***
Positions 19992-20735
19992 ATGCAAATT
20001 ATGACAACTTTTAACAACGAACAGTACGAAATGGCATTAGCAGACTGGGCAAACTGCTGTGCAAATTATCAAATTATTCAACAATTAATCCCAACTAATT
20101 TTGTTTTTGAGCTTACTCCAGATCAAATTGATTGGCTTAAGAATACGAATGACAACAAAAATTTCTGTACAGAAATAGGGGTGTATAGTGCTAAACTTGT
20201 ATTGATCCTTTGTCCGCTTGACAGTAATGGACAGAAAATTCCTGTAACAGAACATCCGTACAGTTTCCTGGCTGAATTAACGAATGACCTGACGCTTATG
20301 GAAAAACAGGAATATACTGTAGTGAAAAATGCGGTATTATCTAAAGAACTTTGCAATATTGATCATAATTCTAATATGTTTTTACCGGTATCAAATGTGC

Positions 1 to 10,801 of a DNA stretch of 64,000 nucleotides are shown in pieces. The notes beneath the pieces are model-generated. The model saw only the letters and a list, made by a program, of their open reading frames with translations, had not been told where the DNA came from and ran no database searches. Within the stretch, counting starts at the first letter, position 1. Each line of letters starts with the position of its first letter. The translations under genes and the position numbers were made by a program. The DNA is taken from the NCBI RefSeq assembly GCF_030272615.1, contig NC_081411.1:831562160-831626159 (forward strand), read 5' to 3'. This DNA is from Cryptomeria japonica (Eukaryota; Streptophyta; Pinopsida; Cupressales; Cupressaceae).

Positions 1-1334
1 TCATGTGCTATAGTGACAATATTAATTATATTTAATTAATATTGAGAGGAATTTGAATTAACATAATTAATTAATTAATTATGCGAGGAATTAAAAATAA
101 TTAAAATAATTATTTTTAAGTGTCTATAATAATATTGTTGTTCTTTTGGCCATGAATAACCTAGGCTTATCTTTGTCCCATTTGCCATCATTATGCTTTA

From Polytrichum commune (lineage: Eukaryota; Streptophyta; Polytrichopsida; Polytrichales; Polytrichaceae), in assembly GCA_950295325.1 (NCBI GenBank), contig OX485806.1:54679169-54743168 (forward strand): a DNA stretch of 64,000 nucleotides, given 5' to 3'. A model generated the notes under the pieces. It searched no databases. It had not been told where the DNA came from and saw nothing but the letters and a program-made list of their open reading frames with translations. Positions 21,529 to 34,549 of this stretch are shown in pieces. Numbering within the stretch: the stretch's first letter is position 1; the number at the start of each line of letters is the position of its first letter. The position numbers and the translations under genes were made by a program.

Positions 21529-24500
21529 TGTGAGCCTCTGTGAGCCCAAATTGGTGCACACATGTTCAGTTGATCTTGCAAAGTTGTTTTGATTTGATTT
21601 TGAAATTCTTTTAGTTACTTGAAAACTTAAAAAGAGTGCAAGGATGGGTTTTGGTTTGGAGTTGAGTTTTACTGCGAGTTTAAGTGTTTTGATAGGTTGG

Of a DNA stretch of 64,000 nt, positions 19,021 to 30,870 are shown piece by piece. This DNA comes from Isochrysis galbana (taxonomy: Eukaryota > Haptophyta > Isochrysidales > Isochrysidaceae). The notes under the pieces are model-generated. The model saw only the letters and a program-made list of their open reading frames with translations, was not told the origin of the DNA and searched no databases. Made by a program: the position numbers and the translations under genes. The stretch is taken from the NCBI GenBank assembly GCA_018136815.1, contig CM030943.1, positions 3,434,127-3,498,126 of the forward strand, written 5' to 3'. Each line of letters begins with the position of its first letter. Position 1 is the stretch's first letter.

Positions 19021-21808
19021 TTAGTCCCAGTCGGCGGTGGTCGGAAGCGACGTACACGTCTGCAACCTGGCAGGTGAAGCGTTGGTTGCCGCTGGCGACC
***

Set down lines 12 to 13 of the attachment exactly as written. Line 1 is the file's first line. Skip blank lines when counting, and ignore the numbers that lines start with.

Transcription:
Positions 21529-24500
21529 TGTGAGCCTCTGTGAGCCCAAATTGGTGCACACATGTTCAGTTGATCTTGCAAAGTTGTTTTGATTTGATTT